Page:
Date of Award


Document Type


Degree Name

Doctor of Philosophy (PhD)


School of Computing

Committee Chair/Advisor

Dr. Brian Dean

Committee Member

Dr. Christopher McMahan

Committee Member

Dr. Alexander Feltus

Committee Member

Dr. Alexander Alekseyenko

Committee Member

Dr. Nina Hubig


Most modern machine learning algorithms tend to focus on an "average-case" approach, where every data point contributes the same amount of influence towards calculating the fit of a model. This "per-data point" error (or loss) is averaged together into an overall loss and typically minimized with an objective function. However, this can be insensitive to valuable outliers. Inspired by game theory, the goal of this work is to explore the utility of incorporating an optimally-playing adversary into feature selection and regression frameworks. The adversary assigns weights to the data elements so as to degrade the modeler's performance in an optimal manner, thereby forcing the modeler to construct a more robust solution. A tuning parameter enables "tempering" of the power wielded by the adversary, allowing us to explore the spectrum between average case and worst case. By formulating our method as a linear program, it can be solved efficiently, and can accommodate sub-population constraints, a feature that other related methods cannot easily implement. We feel that the need to generate models while understanding the influence of sub-population constraints should be particularly prominent in biomedical literature, and though our method was developed in response to the ubiquity of sub-population data and outliers that exist in this realm, our method is generic and can be applied to data sets that are not exclusively biomedical in nature. We additionally explore the implementation of our method as an adversarial regression problem. Here, instead of providing the user with a fitting of parameters for the model, we provide the user with an ensemble of parameters which can be tuned based on sensitivity to outliers and various sub-population constraints. Finally, to help foster a better understanding of various data sets, we will discuss potential automated applications of our method which will enable data scientists to explore underlying relationships and sensitivities that may be a consequence of sub-populations and meaningful outliers.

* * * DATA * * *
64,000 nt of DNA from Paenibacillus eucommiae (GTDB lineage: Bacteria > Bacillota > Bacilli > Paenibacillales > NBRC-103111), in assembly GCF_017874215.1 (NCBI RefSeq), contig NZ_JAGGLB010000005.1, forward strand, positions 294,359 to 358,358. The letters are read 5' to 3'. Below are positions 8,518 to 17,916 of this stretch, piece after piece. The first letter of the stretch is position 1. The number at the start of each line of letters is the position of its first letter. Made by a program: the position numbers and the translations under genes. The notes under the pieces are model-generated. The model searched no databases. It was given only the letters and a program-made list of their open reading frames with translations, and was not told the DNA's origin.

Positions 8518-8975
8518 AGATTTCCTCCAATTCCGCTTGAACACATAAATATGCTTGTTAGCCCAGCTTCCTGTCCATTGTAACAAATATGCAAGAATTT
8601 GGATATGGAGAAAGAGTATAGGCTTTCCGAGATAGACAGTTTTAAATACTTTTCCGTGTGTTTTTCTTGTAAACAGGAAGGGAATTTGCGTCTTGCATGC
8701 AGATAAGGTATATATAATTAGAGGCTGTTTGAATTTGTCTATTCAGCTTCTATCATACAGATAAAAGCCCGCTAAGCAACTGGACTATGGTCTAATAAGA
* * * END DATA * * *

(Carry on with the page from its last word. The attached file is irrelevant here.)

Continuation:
Included in

Data Science Commons



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